According to the most recent Global Burden of Disease data, deaths due to malaria have decreased substantially over the past few decades. Global malaria mortality rates have dropped by 44% between 1990 – when malaria was the tenth most common cause death – and 2015 – when malaria was the 20th most common cause of death. Despite this progress, roughly half a million people died from malaria in 2015 alone, and 92% of those deaths occurred in sub-Saharan Africa. The Global Technical Strategy for Malaria (2016-2030) calls for a 40% reduction in malaria case incidence by 2020, but only half of malaria endemic countries are currently on track to achieve this goal.
Pregnant women and newborns living in malaria endemic areas are especially vulnerable. Malaria in pregnancy (MiP) continues to play a large role in global maternal deaths. In 2015, malaria was the third most common cause of death among women of reproductive age in Africa. During that year, MiP was estimated to have been responsible for more than 400,000 cases of maternal anemia and approximately 15% of maternal deaths globally. Unfortunately, the women who are most vulnerable to malaria are often the least protected against it. MiP also poses a significant threat to newborns because it can cause spontaneous abortion, stillbirth, premature delivery, low birth weight and neonatal mortality.
Coverage of malaria prevention, screening and treatment among pregnant women remains low in many areas of sub-Saharan Africa, despite investments in MiP and clear evidence of effective interventions. In order to combat MiP, intermittent preventive treatment in pregnancy (IPTp) should start early in the second trimester of pregnancy (ideally at week 13) with three or more doses of the antimalarial sulfadoxine-pyrimethamine and continue monthly over the course of the pregnancy until delivery. Based on available data, the percentage of eligible women receiving three or more doses of IPTp increased from 6% in 2010 to 31% in 2015. Still, much work is needed to ensure that pregnant women and newborns across the globe are protected against malaria.
- Malaria in Pregnancy Library
Malaria in Pregnancy Consortium
- Malaria Resource Package
- Successes and Challenges for Malaria in Pregnancy Programming: A Three-Country Analysis
USAID Maternal and Child Health Integrated Program
- World Malaria Report 2016
World Health Organization | December 2016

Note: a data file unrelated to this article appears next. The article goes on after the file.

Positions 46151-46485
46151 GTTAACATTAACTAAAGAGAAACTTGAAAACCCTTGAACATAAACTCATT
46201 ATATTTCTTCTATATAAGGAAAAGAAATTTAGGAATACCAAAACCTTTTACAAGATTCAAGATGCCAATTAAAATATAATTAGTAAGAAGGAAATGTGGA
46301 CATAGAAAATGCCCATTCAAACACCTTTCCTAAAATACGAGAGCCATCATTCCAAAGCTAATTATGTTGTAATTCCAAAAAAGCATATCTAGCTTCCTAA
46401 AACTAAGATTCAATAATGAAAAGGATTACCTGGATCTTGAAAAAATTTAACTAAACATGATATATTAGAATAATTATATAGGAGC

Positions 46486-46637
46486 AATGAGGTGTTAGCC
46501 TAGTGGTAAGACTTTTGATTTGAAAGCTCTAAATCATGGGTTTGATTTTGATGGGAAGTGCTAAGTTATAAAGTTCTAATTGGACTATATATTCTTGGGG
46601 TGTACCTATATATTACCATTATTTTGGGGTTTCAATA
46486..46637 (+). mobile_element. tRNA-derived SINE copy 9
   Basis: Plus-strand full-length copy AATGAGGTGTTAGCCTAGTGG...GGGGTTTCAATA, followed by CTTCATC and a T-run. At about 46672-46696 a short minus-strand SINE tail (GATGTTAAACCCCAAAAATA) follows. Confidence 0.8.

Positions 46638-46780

- Sulfadoxine-pyrimethamine exhibits dose-response protection against adverse birth outcomes related to malaria and sexually transmitted and reproductive tract infections
Clinical Infectious Diseases | March 2017
- Malaria prevention in pregnancy, birthweight, and neonatal mortality: A meta-analysis of 32 national cross-sectional datasets in Africa
The Lancet Infectious Diseases | September 2012
- Prevalence of malaria and sexually transmitted and reproductive tract infections in pregnancy in sub-Saharan Africa: A systematic review
JAMA | May 2012
- Roll Back Malaria Progress & Impact Series: The Contribution of Malaria Control to Maternal and Newborn Health
Roll Back Malaria | July 2014
- WHO Policy Brief for the Implementation of Intermittent Preventive Treatment of Malaria in Pregnancy Using Sulfadoxine-Pyrimethamine (IPTp-SP)
World Health Organization | January 2014
- Coverage of malaria protection in pregnant women in sub-Saharan Africa: A synthesis and analysis of national survey data
The Lancet Infectious Diseases | January 2011
Documents & Reports
- Malaria in pregnancy: A solvable problem—bringing the maternal health and malaria communities together
- Malaria in pregnancy: Threats, opportunities and new technologies
- Malaria in pregnancy: The role of the private sector
- Innovative approaches to identify and apply context-specific interventions
- An analysis of achievements and limitations to meeting women’s comprehensive needs during pregnancy
- Coverage of MiP interventions in malaria-endemic African countries
Meetings & Events
At the Global Maternal Health Conference 2013 (GMHC2013) in Arusha, Tanzania in January 2013, MiP was well represented with three panels, 17 presentations and an informal luncheon.
In June 2012, the MHTF, in collaboration with the Bill & Melinda Gates Foundation, the Liverpool School of Tropical Medicine, the London School of Hygiene and Tropical Medicine and PATH, hosted a technical meeting to discuss several challenges and opportunities to improve MiP outcomes.
Blog series: Malaria in Pregnancy